Marco’s being pretty modest in his description of his abilities and what he does for a living, and I’ll save you the time of reading a multi-page biography which would probably border on hagiography (I have a ton of personal and professional respect for Marco) by saying he knows what he’s talking about and should be listened to.

And this is probably as positive as continued critiques are going to get.

There’s so much worth quoting from this post that I had difficulty picking the best excerpt, so I’ll add my thoughts on the other options below, in a slightly different order than they appear in the original post.

… what I see here is a repetitive pattern seen in many other projects, too. Treating accessibility as a bolt-on step at the end of any given cycle never works, will never pay off, and never lead to good inclusive results.

That statement holds true no matter how many slogans or how much positivity you pile on top of it. And I keep bringing up the positivity thing because it’s particularly galling when WordPress leadership preaches inclusion, everyone, and the like, only to have the bits that are inconvenient ignored or dismissed as mere negativity when it comes down to brass tacks.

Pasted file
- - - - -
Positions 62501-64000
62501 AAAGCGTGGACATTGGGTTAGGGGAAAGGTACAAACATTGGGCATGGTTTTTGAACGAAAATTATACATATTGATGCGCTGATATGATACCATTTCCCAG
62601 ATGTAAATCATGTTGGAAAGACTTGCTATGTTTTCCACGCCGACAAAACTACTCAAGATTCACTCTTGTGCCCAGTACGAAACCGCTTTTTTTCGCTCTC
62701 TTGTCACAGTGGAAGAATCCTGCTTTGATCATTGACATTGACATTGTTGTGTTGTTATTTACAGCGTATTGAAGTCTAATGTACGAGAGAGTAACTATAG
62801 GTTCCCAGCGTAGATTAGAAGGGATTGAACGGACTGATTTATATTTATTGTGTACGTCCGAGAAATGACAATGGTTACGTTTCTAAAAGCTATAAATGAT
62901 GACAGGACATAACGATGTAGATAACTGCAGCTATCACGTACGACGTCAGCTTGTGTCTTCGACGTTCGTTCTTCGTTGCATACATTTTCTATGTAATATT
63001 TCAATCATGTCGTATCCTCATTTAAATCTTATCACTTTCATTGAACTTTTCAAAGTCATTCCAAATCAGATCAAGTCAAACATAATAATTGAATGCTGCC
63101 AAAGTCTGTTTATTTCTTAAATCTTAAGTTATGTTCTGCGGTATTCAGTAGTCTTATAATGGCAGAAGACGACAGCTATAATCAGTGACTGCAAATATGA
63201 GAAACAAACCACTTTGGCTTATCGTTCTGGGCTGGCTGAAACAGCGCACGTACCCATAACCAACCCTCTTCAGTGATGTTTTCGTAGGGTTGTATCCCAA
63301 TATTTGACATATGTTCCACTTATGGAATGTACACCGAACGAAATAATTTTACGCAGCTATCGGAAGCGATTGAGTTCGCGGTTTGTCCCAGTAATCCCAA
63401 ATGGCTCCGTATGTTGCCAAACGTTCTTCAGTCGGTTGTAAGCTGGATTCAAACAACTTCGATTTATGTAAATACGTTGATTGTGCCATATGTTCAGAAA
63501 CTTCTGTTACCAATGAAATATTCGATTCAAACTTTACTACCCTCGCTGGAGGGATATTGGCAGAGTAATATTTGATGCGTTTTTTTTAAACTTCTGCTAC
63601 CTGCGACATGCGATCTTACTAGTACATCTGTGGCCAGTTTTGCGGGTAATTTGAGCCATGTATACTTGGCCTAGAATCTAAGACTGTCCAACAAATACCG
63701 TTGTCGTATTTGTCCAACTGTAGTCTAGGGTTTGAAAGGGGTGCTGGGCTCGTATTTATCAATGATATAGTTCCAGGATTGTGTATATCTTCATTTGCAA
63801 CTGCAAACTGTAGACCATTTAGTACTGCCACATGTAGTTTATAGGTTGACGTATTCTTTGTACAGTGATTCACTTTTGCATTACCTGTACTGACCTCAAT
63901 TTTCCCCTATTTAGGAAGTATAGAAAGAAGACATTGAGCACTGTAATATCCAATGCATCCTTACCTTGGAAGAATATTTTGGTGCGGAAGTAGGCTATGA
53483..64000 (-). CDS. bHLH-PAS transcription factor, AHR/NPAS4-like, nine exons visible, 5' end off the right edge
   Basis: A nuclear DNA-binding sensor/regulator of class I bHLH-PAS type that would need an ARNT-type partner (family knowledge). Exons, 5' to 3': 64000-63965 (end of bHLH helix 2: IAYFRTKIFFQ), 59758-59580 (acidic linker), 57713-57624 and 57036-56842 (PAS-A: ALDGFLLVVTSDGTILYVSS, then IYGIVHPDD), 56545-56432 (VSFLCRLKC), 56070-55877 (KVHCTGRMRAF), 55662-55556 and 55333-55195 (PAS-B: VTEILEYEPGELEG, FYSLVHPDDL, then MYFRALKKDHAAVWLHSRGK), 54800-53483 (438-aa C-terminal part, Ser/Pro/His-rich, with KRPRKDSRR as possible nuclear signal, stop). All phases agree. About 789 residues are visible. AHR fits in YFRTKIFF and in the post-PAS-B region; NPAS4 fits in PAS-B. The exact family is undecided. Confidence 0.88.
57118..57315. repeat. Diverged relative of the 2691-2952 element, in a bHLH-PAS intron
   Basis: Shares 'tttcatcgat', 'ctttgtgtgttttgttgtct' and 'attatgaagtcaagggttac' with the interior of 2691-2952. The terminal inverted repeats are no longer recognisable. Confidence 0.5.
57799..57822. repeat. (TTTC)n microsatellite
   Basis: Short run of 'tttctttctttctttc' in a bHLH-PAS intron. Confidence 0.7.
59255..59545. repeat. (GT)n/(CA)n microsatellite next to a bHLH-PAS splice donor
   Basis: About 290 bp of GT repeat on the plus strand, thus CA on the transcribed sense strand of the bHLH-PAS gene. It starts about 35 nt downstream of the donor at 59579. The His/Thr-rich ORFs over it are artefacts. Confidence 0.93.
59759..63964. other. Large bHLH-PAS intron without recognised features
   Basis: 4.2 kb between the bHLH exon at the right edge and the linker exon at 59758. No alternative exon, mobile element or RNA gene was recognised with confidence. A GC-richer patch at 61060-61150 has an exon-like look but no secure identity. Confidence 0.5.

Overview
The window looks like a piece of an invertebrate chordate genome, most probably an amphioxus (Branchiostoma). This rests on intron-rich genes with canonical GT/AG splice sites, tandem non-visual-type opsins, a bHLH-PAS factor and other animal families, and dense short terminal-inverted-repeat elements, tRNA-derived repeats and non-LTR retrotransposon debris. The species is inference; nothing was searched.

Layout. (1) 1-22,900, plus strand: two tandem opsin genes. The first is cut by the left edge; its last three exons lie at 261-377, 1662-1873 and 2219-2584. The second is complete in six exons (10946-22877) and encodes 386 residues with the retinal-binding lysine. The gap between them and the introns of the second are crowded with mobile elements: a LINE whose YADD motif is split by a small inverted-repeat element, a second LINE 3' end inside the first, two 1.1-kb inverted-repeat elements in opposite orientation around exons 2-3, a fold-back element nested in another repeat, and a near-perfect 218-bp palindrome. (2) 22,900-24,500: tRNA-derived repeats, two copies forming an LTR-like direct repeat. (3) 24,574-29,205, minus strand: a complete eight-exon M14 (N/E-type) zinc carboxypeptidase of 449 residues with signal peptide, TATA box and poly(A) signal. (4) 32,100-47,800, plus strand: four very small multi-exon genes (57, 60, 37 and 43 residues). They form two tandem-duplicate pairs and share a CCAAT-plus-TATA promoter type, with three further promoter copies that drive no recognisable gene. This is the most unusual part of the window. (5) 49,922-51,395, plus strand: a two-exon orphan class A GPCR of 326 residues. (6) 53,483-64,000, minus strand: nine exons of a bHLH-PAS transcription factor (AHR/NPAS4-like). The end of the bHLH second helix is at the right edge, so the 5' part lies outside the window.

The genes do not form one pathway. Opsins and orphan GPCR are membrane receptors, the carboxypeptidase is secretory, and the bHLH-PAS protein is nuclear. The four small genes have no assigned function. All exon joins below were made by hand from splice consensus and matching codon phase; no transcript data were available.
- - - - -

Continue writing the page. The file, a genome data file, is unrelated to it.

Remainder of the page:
The fact that a bunch of currently fully able-bodied people have actively decided to not be inclusive from the start means that a lot of decisions requiring a certain amount of both empathy and expertise need to be made at lower levels, and pushed into the product via grass root methods, which are often long and cumbersome and only lead to slow results. These can be very tiring.

This whole situation is crap. The fact that a bunch of us essentially have to stick around because if we don’t the accessibility won’t happen and we have to fight against the laziness of leadership, (and let me be clear here, by leadership I mean the decisionmakers, which doesn’t include most of the people working on Gutenberg, even the designers and developers who carry the title of lead), is demonstration all by itself that accessibility/inclusion isn’t a priority.

I don’t know why other accessibility advocates stick around despite this, I can only speak for myself.

I stick around although with more built-in intermittent breaks out of (1) pure stubbornness and (2) the desire to ensure that people with disabilities are just as able to have an open, independent home on the web just like everyone else and (3) the self-interest I started with.